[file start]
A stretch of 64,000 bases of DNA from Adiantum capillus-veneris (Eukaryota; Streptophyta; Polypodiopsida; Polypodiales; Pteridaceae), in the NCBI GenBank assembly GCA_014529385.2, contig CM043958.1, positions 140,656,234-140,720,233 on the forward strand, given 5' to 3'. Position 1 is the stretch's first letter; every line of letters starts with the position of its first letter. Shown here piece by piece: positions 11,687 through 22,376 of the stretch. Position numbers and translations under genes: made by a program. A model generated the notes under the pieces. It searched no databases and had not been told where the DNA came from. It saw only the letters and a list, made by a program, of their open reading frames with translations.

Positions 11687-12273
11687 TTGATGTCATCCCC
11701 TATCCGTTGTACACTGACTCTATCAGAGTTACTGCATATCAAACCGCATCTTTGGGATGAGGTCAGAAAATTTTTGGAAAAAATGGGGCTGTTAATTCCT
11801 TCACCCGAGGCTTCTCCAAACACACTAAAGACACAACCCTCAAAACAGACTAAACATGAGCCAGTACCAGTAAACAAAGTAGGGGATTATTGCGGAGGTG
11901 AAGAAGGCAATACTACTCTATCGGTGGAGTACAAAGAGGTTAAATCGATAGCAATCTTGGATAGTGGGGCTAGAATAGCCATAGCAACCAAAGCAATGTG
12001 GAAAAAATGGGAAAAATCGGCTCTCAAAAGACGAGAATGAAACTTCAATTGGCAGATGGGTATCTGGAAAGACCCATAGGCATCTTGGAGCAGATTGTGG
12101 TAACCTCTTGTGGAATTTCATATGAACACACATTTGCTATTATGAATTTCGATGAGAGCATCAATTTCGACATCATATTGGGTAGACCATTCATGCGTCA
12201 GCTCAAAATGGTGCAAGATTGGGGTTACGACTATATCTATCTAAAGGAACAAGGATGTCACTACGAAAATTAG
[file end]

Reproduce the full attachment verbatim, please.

A stretch of 64,000 bases of DNA from Adiantum capillus-veneris (Eukaryota; Streptophyta; Polypodiopsida; Polypodiales; Pteridaceae), in the NCBI GenBank assembly GCA_014529385.2, contig CM043958.1, positions 140,656,234-140,720,233 on the forward strand, given 5' to 3'. Position 1 is the stretch's first letter; every line of letters starts with the position of its first letter. Shown here piece by piece: positions 11,687 through 22,376 of the stretch. Position numbers and translations under genes: made by a program. A model generated the notes under the pieces. It searched no databases and had not been told where the DNA came from. It saw only the letters and a list, made by a program, of their open reading frames with translations.

Positions 11687-12273
11687 TTGATGTCATCCCC
11701 TATCCGTTGTACACTGACTCTATCAGAGTTACTGCATATCAAACCGCATCTTTGGGATGAGGTCAGAAAATTTTTGGAAAAAATGGGGCTGTTAATTCCT
11801 TCACCCGAGGCTTCTCCAAACACACTAAAGACACAACCCTCAAAACAGACTAAACATGAGCCAGTACCAGTAAACAAAGTAGGGGATTATTGCGGAGGTG
11901 AAGAAGGCAATACTACTCTATCGGTGGAGTACAAAGAGGTTAAATCGATAGCAATCTTGGATAGTGGGGCTAGAATAGCCATAGCAACCAAAGCAATGTG
12001 GAAAAAATGGGAAAAATCGGCTCTCAAAAGACGAGAATGAAACTTCAATTGGCAGATGGGTATCTGGAAAGACCCATAGGCATCTTGGAGCAGATTGTGG
12101 TAACCTCTTGTGGAATTTCATATGAACACACATTTGCTATTATGAATTTCGATGAGAGCATCAATTTCGACATCATATTGGGTAGACCATTCATGCGTCA
12201 GCTCAAAATGGTGCAAGATTGGGGTTACGACTATATCTATCTAAAGGAACAAGGATGTCACTACGAAAATTAG